I bought some fruit in a plastic container which had a plastic fork in it. Actually it wasn't just a fork it happened also to be partly a spoon. Therefore I gave it the name "Spork".
In WallE by Pixar there is a wonderful part where he collects odds and ends whilst on cleaning duty outside his container home. One item is a "Spork.
On return he wants to put it in one of two containers which hold forks or spoons. WallE however cannot decide which one to put it in, as it is neither one nor the other , and so places it slightly frustrated in between. Now this was beautifully observed by the director of this animation and shows something very significant about our own image / shape recognition.
What I want to do is how this relates to the way we see and how this affects how we draw.
A fork is an everyday utensil that we can recognise easily through common usage. However without an understanding of what it is it would be merely regarded as a piece of metal, plastic or wood fashioned into a particular shape. Someone who has never seen or used a fork would not have a label for it or see any reason to use it in a particular way.
Observational Drawings (Drawing things from life ) as we see them requires a form of dissengagement from this "labelling mind" in order to "really" see what is "actually" in front of us...
Now I have been reading Betty Edwards book carefully this week and she appears to have encountered the presumption from students that merely "looking at something" with your eyes you actually "see it"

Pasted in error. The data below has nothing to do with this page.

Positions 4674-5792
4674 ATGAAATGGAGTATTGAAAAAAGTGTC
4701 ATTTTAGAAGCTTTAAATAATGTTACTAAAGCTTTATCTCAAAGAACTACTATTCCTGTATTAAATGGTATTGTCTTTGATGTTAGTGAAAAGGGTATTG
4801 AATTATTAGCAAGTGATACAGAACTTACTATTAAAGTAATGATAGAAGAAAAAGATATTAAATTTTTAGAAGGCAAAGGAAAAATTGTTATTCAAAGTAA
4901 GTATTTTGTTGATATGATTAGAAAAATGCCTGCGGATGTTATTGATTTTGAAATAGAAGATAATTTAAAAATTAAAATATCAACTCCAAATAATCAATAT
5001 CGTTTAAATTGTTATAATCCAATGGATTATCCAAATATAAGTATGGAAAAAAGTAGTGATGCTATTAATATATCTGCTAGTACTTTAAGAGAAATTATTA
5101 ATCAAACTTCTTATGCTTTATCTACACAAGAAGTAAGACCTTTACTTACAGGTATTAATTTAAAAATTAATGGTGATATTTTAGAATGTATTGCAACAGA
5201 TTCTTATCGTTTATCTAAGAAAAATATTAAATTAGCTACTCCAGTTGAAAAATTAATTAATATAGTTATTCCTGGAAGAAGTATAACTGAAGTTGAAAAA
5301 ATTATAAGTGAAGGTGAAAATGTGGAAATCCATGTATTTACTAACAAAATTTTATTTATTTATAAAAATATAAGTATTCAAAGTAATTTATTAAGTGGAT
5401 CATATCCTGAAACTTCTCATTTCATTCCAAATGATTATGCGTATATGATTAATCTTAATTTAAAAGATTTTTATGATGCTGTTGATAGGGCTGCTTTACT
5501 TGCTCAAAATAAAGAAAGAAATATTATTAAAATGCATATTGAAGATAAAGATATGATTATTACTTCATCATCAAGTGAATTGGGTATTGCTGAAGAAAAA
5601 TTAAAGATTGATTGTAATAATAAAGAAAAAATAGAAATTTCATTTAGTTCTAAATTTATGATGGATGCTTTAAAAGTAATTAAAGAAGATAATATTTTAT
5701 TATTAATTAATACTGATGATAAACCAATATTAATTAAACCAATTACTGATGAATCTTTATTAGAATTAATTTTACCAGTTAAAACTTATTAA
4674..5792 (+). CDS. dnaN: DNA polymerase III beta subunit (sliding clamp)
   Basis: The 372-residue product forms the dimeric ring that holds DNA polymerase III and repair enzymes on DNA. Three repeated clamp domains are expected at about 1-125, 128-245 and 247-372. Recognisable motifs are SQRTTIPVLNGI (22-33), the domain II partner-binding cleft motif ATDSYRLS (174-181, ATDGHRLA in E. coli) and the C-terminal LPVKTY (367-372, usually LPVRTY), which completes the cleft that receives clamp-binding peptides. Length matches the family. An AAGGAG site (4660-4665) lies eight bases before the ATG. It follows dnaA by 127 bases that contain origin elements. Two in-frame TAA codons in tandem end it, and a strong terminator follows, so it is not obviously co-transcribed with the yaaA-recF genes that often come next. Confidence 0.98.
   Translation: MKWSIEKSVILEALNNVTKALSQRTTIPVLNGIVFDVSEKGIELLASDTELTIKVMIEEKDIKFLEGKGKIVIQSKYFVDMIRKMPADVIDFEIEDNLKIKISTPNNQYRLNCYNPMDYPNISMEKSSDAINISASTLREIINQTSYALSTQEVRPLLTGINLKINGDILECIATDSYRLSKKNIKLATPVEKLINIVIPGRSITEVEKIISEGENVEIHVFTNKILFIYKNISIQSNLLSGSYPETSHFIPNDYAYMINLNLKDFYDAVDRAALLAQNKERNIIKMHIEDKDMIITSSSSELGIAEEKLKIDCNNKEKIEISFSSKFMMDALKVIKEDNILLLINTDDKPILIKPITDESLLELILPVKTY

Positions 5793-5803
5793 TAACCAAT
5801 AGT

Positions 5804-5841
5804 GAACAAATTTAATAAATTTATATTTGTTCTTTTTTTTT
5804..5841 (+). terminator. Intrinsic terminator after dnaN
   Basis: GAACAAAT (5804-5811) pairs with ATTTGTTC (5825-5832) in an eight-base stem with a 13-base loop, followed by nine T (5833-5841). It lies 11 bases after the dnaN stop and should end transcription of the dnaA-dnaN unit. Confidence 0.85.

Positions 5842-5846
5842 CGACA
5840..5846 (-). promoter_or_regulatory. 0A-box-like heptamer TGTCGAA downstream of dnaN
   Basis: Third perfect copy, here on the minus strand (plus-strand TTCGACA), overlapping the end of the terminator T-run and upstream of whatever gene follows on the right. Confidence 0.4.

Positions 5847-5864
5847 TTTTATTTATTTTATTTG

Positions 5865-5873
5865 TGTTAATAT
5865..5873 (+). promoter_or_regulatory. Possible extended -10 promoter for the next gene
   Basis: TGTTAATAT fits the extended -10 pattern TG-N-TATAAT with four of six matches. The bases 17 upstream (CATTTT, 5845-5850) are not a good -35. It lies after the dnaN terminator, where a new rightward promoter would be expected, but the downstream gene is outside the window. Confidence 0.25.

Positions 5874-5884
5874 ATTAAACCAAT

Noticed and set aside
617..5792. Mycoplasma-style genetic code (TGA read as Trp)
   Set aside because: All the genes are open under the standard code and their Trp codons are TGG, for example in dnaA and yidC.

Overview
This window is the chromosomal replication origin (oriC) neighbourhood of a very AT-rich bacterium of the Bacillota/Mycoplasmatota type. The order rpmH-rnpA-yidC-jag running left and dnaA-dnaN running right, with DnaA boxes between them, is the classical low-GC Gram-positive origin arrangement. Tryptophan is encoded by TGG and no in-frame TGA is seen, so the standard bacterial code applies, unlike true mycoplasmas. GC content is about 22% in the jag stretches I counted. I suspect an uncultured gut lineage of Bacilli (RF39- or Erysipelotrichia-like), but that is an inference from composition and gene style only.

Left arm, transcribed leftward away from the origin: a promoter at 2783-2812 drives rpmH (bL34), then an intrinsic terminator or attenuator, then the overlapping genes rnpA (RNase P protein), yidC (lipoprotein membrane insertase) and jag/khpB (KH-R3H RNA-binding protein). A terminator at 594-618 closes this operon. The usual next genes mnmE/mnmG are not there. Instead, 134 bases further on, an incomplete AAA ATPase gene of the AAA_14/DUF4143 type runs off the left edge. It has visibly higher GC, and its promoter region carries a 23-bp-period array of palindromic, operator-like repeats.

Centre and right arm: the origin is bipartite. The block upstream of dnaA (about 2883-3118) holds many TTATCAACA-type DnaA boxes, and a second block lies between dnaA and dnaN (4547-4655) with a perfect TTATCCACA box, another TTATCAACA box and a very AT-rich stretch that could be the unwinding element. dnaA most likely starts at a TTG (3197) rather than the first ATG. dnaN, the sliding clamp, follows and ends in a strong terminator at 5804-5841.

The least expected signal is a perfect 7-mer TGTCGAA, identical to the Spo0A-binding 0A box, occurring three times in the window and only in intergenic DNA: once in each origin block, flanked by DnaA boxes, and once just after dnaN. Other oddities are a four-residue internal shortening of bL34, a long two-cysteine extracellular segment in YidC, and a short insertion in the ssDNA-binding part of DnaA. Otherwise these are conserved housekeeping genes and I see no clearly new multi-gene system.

Actually what is really happening is your mind tends to image / shape / form / Label ...and once recognition takes place there is no further need to "look" However "seeing" is a completely different matter ...going beyond the taking it for granted phase.
Take "The Mona Lisa" by Leonardo Da Vinci as an example of something you think you have seen. Think about the painting for a minute.
OK which hand rests on which?
Yes you can guess but can you clearly visualise it ...?
I got it wrong and I have studied art for 25 years.
I guess you were expecting a question about the smile ....
So what does that have to do with a "Spork"? Well its about seeing things closely as they are, without placing importance in a specific part. If you want to draw accurately rather than "realistically" then"turning off" this automatic response mechanism which wants to immediately label and categorise is the way "to see"
This is NOT easy to do . However the method of seeing that I want to follow up with should in time start to delay and ultimately reduce this natural tendency transforming your visual sense into a way of seeing things incredibly clearly.